Trusting the man who wears the star

March 6, 2002

By: Greg FreiherrBack during my formative years, I worked as a pump jockey at a large gas station. This was before self-service was invented, when teenagers ran out to greet customers, twisted the cap off the gas tank (taking care

By: Greg Freiherr

Back during my formative years, I worked as a pump jockey at a large gas station. This was before self-service was invented, when teenagers ran out to greet customers, twisted the cap off the gas tank (taking care to use the cap to block the pump handle as a reminder to put the cap back on), and filled 'er up. We'd wash the windows and check the oil. (I just loved that jingle: "You can trust your car to the man who wears the star.") We had our own little shack out there among the pumps where we would punch individual two-digit codes into the cash register before recording each sale. One day one of the managers assigned us all different codes. That's when the trouble started.

It was a simple thing. Just put in two different numbers. But I kept putting in my old code. Over and over. Like I'd done thousands of times before. To this day I remember the frustration of ringing up a sale and then realizing, a moment after hitting the register bar, that I had put in the wrong number. It taught me something-that there is absolutely nothing more difficult than trying to change old habits.

I think it's that way for everybody, regardless of whether they pump gas or practice medicine. That's why it's easy to be impressed with Siemens' decision to sell solutions rather than technologies.

The idea makes all the sense in the world. Understand your customers, document their needs, then find ways to meet those needs. The problem might be solved with MR, or CT, or nuclear medicine, or digital radiography. It doesn't matter, so long as it is solved the best way.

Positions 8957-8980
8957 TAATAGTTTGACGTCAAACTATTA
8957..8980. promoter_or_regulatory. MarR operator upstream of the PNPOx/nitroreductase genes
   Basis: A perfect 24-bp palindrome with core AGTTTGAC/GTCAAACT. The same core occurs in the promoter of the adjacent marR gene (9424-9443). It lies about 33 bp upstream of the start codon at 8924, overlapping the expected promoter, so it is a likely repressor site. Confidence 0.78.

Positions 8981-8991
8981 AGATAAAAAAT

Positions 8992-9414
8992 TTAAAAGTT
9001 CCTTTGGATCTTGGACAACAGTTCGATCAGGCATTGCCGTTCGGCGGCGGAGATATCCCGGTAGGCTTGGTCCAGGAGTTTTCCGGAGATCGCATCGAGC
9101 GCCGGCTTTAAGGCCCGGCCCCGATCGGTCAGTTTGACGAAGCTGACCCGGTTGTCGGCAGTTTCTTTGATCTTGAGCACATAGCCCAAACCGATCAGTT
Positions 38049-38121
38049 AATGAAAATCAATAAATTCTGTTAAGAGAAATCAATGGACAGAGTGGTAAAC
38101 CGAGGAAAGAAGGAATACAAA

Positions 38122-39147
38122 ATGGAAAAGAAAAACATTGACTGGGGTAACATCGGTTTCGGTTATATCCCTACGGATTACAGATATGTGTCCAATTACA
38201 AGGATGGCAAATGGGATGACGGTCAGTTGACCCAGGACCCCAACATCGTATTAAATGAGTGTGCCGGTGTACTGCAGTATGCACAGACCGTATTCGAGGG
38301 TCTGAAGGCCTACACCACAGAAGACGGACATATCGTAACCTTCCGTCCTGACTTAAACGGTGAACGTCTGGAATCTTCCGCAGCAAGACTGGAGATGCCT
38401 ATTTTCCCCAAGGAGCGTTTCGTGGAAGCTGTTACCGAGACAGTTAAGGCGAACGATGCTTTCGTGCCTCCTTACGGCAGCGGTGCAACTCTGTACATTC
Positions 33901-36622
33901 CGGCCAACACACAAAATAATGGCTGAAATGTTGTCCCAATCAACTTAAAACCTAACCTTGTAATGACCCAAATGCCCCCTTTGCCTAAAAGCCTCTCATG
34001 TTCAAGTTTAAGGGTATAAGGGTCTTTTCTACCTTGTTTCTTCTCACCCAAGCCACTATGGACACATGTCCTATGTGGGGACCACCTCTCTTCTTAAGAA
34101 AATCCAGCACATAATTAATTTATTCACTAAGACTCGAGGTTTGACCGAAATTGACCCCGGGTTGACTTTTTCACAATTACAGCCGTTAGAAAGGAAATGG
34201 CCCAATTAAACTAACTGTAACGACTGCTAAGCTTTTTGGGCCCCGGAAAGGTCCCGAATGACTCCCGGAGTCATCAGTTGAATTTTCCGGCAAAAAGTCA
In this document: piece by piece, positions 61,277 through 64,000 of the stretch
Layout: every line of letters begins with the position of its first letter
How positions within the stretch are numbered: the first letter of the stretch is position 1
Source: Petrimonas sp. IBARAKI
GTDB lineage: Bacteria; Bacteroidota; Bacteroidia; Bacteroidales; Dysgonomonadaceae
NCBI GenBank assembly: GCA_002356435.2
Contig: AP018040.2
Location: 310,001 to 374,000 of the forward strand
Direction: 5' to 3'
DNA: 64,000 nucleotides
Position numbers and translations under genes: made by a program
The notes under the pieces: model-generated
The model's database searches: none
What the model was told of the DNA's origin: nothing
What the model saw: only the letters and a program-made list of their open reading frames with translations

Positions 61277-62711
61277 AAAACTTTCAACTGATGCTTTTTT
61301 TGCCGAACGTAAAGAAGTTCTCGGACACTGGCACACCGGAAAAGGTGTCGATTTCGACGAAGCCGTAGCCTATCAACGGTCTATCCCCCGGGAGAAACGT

This approach transcends the much-talked-about but only sporadically implemented disease-centric approach to marketing, because it can work for any disease process, any department, any institution. That is, of course, if it works.

We like certain foods; buy certain cars; take certain routes to and from places because we know them, they are comfortable. And we don't want to change. But aside from this resistance to change, a lot of people don't like to be told what to do. This is an accepted phenomenon in diagnostic imaging, as vendors routinely boast that they have built software into their control consoles to allow physicians to program in the pulse sequences and display parameters they like.

It is an understatement, therefore, to say that Siemens has its hands full. The company has undertaken an effort that is as much a social experiment as it is a marketing approach. And it will be very interesting to see if they can pull it off.